Zola (U.S. Dramatic Competition)

Director Janicza Bravo said her new film Zola exists at "the intersection of where Blue Velvet and 'Bodak Yellow' meet," and ... has there been a more enticing logline? Watch your back, Swiss Army Man, you now have some serious competition for the most WTF A24 movie. Even just the origins of the film are wild: it's based on an infamous 2015 Twitter thread (I debated making that what you should use as preparation) about two strippers on a trip to Florida. With Broadway sensation Jeremy O. Harris, the playwright behind Slave Play, co-writing the script with Bravo that Riley Keough, Nicholas Braun and Taylour Paige get to bring to life, this has to be one of Sundance's hottest tickets. It even has a score by the god Mica Levi, to boot!

Can't make it to Sundance? Watch this at home: Bravo certainly has a knack for the absurd as shown by her previous feature, Lemon. I missed it in Sundance 2017's NEXT sidebar, which is the perfect place for such daring, bizarre work as this. What might be a standard tale of a miserable Jewish man struggling to make it as an artist in the hands of someone too close to the material becomes something altogether wacky and wonderful. She directs Brett Gelman to his most subdued and yet elemental performance to date. Bravo's distance from the character's existential struggles provides a welcome new angle on a story that's far too often told with excessive pity for the protagonist. (Available for free to Hulu subscribers)

Boys State (U.S. Documentary Competition)

I know we live in a golden age of algorithmic content where it's easy to say that things were made "for us" because quite often ... they are. When it comes to Jesse Moss' Boys State, however, I cannot help but feel like this movie was made by a human with me specifically in mind. The film follows a social experiment where a thousand 17-year-old boys from the state of Texas convene to build a representative democracy from the ground up. Having grown up in Houston myself and studied the social construction of government, this feels like all my interests colliding. "Lord of the Flies" found dead!

Can't make it to Sundance? Watch this at home: Moss' prior documentary, The Overnighters, came out in 2014, yet it could not feel any more present tense. The film's micro story of the strain put on a small North Dakotan community by a Lutheran pastor opening his church's doors to homeless job seekers in the region feels like it felt the macro tremors of the 2016 election. It's a gripping, urgent tale of how the country approaches immigration and change with an uncommon honesty due in larger part to the lack of a racial dynamic with the arriving men. To top it off, the film ends with one of the most shocking endings I've ever seen – fiction or documentary – that demonstrates the purity tests we impose on moral leaders in our communities. Saint or sinner, there is no grace for anything in between. (Available for free to Hoopla subscribers and to rent on Amazon and Apple)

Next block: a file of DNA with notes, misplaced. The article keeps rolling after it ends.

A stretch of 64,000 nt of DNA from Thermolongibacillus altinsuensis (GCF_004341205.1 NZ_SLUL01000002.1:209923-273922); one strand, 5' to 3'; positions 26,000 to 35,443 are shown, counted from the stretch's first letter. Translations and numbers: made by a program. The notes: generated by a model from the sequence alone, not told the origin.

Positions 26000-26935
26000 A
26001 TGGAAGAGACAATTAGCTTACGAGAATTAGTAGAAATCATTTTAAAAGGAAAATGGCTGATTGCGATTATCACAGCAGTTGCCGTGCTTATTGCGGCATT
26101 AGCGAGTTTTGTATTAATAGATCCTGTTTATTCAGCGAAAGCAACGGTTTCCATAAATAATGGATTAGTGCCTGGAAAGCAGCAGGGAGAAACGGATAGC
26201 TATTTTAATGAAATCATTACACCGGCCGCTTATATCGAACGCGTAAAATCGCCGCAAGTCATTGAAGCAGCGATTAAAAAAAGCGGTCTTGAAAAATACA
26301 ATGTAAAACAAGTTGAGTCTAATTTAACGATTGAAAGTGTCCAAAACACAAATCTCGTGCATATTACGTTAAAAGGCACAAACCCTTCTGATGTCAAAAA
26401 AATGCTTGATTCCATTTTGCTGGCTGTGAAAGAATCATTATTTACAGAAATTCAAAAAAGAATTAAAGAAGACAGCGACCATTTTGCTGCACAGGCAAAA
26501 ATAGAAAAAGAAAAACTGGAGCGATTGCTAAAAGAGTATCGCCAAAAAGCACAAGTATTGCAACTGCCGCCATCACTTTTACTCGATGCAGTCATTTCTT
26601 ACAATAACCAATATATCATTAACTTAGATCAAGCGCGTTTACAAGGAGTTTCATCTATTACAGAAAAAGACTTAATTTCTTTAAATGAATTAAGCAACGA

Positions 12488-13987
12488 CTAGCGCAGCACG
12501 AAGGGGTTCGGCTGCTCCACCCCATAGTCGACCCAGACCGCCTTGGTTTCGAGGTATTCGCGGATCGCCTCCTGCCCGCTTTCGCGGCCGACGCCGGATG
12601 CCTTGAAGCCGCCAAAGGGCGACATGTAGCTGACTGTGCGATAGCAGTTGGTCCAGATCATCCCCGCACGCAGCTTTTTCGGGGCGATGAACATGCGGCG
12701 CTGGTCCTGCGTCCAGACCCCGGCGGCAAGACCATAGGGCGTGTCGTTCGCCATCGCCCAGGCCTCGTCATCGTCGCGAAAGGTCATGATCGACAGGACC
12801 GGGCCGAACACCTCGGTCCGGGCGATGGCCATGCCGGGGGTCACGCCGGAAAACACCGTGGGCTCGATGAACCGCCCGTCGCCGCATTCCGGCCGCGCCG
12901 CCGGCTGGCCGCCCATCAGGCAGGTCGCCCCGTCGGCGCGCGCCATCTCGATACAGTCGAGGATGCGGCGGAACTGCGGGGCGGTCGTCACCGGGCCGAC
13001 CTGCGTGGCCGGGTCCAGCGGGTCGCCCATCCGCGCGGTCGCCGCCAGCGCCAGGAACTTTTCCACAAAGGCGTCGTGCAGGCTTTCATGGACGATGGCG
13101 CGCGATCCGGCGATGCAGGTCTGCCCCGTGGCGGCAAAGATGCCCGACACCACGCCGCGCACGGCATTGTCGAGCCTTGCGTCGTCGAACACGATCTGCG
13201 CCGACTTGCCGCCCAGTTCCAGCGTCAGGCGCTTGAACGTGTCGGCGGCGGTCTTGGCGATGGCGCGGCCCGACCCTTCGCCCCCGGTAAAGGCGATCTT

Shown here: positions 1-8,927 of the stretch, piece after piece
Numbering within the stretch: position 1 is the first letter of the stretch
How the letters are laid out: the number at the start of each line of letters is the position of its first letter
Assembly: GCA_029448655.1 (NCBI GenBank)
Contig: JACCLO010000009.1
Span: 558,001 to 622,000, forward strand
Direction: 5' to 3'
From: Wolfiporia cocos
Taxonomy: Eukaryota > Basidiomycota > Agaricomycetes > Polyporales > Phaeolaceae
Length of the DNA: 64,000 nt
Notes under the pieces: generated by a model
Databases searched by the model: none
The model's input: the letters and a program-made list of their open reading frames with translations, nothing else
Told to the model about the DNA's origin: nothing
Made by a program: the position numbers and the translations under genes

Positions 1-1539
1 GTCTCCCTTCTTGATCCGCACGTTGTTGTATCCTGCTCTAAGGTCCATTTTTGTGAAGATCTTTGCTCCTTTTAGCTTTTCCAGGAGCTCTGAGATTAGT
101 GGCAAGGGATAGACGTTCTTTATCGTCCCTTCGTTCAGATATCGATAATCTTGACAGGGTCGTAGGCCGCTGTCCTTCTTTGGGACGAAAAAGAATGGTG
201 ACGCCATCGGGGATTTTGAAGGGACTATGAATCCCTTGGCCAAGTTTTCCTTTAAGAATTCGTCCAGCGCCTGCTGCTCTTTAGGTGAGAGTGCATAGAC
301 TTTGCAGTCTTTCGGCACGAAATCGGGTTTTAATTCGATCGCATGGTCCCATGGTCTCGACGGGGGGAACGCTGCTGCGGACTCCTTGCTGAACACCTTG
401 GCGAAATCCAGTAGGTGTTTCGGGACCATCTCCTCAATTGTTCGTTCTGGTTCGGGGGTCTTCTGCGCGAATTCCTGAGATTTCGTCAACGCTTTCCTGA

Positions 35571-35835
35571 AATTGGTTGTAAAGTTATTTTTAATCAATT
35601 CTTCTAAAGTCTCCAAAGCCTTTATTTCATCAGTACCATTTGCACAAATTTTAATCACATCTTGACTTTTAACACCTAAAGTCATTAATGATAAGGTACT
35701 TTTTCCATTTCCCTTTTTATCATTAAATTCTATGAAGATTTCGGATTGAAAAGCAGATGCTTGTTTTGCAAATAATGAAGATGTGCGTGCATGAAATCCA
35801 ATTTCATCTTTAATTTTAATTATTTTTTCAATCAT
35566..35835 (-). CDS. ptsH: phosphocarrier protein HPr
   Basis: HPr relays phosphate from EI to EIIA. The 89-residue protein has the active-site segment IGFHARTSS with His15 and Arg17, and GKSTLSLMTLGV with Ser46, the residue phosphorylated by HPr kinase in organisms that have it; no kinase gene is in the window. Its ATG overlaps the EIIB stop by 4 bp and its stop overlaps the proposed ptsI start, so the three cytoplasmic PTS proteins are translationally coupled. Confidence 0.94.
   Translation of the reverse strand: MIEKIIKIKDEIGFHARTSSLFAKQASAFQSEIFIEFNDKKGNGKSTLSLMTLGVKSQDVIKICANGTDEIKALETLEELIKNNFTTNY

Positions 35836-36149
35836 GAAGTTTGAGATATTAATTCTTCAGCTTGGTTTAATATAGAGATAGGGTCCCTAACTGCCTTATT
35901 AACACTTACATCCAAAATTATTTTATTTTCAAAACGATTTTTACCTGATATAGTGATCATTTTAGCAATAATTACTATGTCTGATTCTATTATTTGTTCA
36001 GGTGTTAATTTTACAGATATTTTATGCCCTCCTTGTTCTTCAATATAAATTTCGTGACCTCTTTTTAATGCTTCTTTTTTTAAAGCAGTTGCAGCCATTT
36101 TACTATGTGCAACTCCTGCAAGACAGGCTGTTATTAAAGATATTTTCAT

Dick Johnson Is Dead (U.S. Documentary Competition)

"Francois Truffaut died," Woody Allen once observed. "His films live on, but that's not much help to Francois Truffaut." I realize few people want their films introduced with a quote by such a controversial figure in this day and age, but it perfectly encapsulates the cold comfort of immortality in the cinema that director Kristen Johnson captures in her second feature. The documentarian continues to turn her gaze inward: this time at her father, the titular Dick Johnson, as she attempts to keep his dementia at bay and his body alive. The concept alone beguiles when taking into account how Johnson is among the foremost thinkers about the power and ownership of moving images and will most assuredly craft a film with broad applicability beyond her own circumstance.

Can't make it to Sundance? Watch this at home: Want to know why I ask every craftsperson about authorship when I interview them? It's because of Kirsten Johnson's first film, Cameraperson, a documentary memoir in which the images the cinematographer shot for other directors becomes an expression of her own submerged authorial voice. This is one of the most accessible experimental and radical films I've ever seen, seemingly simple in its layout and construction but deceptively deep in its assemblage and implications. Those willing to follow Johnson's exploration of who owns and authors the images within a film will find themselves contemplating the medium in an exciting new way. (Available for free to Criterion Channel subscribers)

Surge (World Dramatic Competition)

Look, I know we – or at least I – am a little bit tired of movies about white men on the edge about to snap. But ... maybe we can have Aneil Karia's Surge, as a treat? For one thing, this looks like a great showcase for Ben Whishaw to show his darker side. It's less evident in his film work, where he's best known for playing tech whiz Q in the most recent James Bond films and perhaps for voicing Paddington Bear. But I had the chance to see Whishaw in a West End show a few years back where he plays a borderline sociopathic villain, and I was riveted. Surge, the feature directing debut of Aneil Karia, sets Whishaw's character Joseph loose in London as he teeters on the verge of simultaneous chaos and self-discovery. It sounds like the kind of visually resplendent dive into the depths of human depravity that capture attention at film festivals.